Geoscience Australia’s efforts within this investment will be a program known as Digital Earth Australia (DEA) and will directly support these investments through the provision of an evidence base for the design, implementation and evaluation of policies, programs and regulation. It will also support Industry with access to stable, standardised data and imagery products from which it can innovate to produce new value added products and services.

WHAT IS DEA?

DEA is an analysis platform for satellite imagery and other Earth observations. Today, it translates 30 years of Earth observation data (taken every two weeks at 25 metre squared resolution) and tracks changes across Australia in unprecedented detail, identifying soil and coastal erosion, crop growth, water quality, and changes to cities and regions. When fully operational, DEA will provide new information for every 10 square metres of Australia, every five days.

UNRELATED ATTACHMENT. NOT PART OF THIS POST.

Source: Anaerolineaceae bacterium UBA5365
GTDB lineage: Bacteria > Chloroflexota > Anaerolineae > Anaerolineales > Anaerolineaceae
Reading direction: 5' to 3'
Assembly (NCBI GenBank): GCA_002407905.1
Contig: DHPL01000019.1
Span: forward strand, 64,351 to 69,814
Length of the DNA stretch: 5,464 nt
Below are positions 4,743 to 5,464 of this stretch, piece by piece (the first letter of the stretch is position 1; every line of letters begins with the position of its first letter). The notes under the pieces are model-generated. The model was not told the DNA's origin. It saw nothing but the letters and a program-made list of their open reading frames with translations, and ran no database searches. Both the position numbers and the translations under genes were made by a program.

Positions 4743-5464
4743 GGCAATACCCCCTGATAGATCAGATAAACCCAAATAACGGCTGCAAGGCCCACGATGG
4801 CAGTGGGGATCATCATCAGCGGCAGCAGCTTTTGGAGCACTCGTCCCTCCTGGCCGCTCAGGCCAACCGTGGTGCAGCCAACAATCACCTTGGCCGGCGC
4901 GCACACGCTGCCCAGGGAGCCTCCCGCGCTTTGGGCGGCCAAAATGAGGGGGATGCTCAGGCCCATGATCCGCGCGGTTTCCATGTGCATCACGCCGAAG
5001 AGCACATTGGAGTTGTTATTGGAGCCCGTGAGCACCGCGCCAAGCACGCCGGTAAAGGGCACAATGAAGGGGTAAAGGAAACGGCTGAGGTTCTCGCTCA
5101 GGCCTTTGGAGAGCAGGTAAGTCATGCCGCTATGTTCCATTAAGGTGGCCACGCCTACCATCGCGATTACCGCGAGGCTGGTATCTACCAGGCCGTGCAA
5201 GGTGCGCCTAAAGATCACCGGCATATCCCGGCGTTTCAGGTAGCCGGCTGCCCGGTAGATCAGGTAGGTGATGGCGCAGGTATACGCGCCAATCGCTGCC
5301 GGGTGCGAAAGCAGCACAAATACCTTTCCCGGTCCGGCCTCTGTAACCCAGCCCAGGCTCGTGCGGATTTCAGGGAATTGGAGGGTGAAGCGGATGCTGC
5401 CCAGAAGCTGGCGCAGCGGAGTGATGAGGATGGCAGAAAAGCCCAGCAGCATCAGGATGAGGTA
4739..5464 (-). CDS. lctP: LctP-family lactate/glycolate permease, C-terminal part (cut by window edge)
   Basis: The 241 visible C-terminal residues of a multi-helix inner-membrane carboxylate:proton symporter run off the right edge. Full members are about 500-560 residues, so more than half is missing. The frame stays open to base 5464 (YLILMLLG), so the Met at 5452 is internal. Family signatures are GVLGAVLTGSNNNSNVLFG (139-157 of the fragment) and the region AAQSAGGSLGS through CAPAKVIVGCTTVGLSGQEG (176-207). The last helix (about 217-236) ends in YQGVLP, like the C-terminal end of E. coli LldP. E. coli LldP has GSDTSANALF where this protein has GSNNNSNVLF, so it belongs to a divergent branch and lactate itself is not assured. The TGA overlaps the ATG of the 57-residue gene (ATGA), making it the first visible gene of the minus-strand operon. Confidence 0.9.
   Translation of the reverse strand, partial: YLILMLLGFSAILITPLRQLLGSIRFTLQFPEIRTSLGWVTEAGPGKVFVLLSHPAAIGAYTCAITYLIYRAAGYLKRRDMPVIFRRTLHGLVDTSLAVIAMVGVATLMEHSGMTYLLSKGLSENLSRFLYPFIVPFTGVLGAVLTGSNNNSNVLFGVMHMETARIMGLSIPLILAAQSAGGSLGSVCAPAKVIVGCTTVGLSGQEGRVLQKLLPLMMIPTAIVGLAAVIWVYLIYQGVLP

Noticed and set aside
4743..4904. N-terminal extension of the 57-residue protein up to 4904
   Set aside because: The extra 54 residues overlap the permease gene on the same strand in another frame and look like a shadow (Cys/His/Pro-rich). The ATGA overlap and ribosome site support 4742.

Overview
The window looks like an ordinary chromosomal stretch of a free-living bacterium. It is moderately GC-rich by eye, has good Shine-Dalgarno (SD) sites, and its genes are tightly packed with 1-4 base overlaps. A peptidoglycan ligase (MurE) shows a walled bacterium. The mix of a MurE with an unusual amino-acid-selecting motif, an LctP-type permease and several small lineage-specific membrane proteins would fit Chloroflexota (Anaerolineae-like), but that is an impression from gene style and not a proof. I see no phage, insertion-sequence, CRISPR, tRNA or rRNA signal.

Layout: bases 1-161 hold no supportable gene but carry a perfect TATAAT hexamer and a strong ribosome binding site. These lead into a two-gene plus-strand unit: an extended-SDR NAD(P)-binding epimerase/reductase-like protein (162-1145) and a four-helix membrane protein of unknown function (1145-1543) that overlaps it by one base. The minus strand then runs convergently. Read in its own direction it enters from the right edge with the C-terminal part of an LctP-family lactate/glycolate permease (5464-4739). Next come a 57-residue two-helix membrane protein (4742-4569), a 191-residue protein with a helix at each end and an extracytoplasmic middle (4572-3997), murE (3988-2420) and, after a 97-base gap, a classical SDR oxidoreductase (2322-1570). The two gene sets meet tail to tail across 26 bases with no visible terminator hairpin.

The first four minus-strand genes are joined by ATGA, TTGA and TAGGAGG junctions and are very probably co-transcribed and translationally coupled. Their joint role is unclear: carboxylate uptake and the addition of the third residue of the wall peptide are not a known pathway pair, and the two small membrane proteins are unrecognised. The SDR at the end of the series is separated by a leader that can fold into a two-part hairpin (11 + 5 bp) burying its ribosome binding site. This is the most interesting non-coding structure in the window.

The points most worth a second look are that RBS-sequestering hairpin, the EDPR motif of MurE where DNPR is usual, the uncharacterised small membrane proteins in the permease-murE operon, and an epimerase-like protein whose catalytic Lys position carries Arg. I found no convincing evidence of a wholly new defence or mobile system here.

DEA uses open source standards, building off the international Open Data Cube technology which is supported by the Committee on Earth Observation Satellites (CEOS)1.

 

 

 

 

 

 

 

Initial examples of how DEA will support government, industry and the research community through improved data include Water Observations from Space (WOfS), a continent-scale map of the presence of surface water; and the Intertidal Extents Model (ITEM) that consistently maps Australia’s vast intertidal zone to support coastal planning.